DVIDS – News – Indiana Marines are trained to save lives.

DVIDS – News – Indiana Marines are trained to save lives.


“This is Flintlock, requesting emergency aid on line 9.”
There, the Marines call for a medical evacuation, and training begins to save lives.
Approximately 120 Marines from Signal Company, 14th Marine Regiment participated in a day-long training session where they learned how to load, transport and request airlifting of casualties.
“We want our Marines to have this experience in a simulated environment,” said Marine Maj. Rob Palumbo, company commander in Deep River, Conn. “When they’re forward deployed, they’re going to gain that experience and they’re going to be better resources for the unit.”
To help gain that experience, three Indiana National Guard members from the 38th Combat Aviation Brigade provided airlift capabilities.
Aboard the plane aboard a UH-60 Black Hawk helicopter emblazoned with three Red Cross symbols, the crew chief and pilot briefed the Marines on how to safely move and load the patient onto the helicopter.
“This is what we actually do when we’re deployed overseas,” said Sgt. 1st Class Thorne Martin, 38th CAB crew chief and veteran from Shelbyville, Indiana. “We don’t just work with other Army units.”
Martin provided valuable guidance on how to safely load and secure the wounded onto the Black Hawk.
The Marines also believed the training could be applied to real-world collaborative scenarios that could have a life-saving impact, where different military branches work together.
“We see paramedic training as a great opportunity to train with different branches,” Lance Corporal said. Connor Stockton is a data systems administrator for the 14th Marine Regiment in Fishers, Indiana. “You want to know what you’re doing in a real-world situation. That’s an important aspect.”
A key aspect of that is making the most of the “golden hour”, the 60 minutes following a battlefield injury that can be essential to saving someone’s life.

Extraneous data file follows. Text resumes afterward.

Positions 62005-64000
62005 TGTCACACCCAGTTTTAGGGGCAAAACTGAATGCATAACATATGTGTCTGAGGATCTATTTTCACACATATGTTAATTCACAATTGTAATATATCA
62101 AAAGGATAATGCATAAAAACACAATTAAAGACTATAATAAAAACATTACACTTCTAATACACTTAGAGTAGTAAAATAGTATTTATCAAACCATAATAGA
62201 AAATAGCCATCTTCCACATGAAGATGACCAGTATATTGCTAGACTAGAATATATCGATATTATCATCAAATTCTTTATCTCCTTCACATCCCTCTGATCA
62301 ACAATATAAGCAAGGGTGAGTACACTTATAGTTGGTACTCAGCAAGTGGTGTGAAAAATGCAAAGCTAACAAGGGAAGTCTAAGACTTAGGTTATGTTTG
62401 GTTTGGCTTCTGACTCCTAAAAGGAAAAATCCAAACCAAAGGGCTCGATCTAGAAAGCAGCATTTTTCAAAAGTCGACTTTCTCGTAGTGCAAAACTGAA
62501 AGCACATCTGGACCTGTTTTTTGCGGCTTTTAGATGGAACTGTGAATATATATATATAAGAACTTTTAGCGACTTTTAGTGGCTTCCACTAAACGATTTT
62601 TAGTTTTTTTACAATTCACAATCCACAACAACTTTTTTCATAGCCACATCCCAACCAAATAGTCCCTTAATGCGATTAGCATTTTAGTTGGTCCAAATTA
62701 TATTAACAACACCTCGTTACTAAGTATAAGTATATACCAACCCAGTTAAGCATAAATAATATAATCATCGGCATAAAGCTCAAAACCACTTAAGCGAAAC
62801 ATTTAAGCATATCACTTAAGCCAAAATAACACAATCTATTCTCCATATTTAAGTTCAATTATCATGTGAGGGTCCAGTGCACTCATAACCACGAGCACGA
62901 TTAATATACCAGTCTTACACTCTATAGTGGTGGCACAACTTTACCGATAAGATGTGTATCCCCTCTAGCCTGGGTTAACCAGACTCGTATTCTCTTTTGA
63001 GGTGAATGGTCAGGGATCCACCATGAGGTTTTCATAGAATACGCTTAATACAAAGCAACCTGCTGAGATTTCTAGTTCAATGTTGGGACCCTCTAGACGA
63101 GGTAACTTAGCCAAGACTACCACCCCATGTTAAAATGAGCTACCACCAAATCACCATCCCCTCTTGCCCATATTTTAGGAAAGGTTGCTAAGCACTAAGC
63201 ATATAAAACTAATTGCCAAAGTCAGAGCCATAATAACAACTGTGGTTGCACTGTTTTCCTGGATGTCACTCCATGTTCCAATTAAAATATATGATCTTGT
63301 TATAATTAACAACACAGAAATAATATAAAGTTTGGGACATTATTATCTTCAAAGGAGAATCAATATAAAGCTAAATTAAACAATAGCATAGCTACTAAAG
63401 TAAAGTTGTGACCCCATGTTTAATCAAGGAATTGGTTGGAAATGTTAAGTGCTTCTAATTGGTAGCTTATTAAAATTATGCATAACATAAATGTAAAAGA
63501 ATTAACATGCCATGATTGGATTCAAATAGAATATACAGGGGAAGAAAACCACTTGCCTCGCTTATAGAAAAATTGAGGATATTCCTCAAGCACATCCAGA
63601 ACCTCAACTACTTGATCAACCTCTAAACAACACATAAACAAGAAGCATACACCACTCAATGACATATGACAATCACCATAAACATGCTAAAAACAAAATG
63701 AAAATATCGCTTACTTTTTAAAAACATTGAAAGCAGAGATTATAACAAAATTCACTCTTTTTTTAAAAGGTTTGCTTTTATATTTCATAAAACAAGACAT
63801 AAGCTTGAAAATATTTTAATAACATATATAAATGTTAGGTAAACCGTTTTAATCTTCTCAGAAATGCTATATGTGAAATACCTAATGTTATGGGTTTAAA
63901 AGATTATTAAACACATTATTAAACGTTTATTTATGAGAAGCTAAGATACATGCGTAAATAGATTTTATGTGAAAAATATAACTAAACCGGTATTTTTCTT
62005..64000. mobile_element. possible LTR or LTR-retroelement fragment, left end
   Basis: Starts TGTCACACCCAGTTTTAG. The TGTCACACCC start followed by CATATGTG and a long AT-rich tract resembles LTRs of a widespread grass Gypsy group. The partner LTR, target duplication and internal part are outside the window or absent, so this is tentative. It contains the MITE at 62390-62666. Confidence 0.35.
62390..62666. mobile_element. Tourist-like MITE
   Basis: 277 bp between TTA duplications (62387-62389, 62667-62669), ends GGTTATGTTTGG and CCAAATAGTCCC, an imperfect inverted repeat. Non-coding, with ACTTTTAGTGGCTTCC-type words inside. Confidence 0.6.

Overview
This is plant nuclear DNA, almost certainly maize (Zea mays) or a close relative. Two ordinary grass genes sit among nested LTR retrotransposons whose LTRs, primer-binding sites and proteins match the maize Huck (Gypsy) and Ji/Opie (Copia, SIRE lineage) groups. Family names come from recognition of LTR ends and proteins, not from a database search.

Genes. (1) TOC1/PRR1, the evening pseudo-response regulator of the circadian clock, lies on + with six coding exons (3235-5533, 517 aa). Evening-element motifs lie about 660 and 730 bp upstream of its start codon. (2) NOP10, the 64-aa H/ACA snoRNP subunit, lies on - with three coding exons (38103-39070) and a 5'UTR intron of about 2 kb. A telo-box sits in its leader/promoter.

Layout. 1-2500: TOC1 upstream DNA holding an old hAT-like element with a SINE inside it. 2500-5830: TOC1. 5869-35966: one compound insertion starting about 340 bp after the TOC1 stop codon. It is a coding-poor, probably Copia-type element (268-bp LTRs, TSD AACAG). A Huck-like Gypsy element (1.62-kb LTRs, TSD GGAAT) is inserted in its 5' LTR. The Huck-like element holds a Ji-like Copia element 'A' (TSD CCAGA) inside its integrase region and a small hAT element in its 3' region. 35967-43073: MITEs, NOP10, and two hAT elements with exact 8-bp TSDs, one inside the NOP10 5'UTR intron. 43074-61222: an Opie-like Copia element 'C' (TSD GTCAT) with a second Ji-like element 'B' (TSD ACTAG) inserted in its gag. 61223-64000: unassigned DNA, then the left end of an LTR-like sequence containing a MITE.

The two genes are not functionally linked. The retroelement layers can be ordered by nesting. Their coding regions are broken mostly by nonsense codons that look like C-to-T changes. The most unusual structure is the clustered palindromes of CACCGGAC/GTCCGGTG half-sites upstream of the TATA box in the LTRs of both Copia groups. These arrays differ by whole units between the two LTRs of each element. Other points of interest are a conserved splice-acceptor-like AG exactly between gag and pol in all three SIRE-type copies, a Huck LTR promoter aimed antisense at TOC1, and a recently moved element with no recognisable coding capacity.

Aside from essential training, the Marines and Soldiers said they thoroughly enjoyed working with their sister units on life-saving techniques and tactics.
“It’s even more motivating because it’s real,” said Marine Corporal. Chiffon Fapinit, a 14th Marine Regiment radio operator from Evansville, Indiana. “This is what I signed up to do, it’s a great opportunity to collaborate with other branches and see their perspectives as well.
The Indiana National Guard agreed.
“I like joint training,” said Chief Warrant Officer Mike Colon, 38th CAB pilot from Fort Wayne, Indiana. “This opportunity is rare and I enjoy it. It’s outside of the normal training environment and allows me to show the Marines how we work and train.”
The Marines, who typically train using radios, satellite dishes and computers to support the communications needs of other units, said they appreciate the training outside of their normal routine.
“This is probably one of the most enjoyable days I’ve ever had in the Marine Corps,” said Staff Sgt. Jacob Coleman, a radio repairman in Harrodsburg, Kentucky. “As you can see in the ad, we are doing that kind of training today. It’s very helpful to learn the different languages ​​and terminology between the Army and the Marines. It makes the whole force better.” It will be smooth.”
In the end, that was what the Marine Corps commander expected.
“This unique experience gives them something to look forward to outside of their profession,” Palumbo said. “It inspires them and boosts morale.”
All Marines and National Guardsmen practice, train, and work together to save lives on the battlefield.

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Obtained data: May 4, 2024
Post date: May 8, 2024 14:43
Story ID: 470684
position: Lawrence, Indiana, USA






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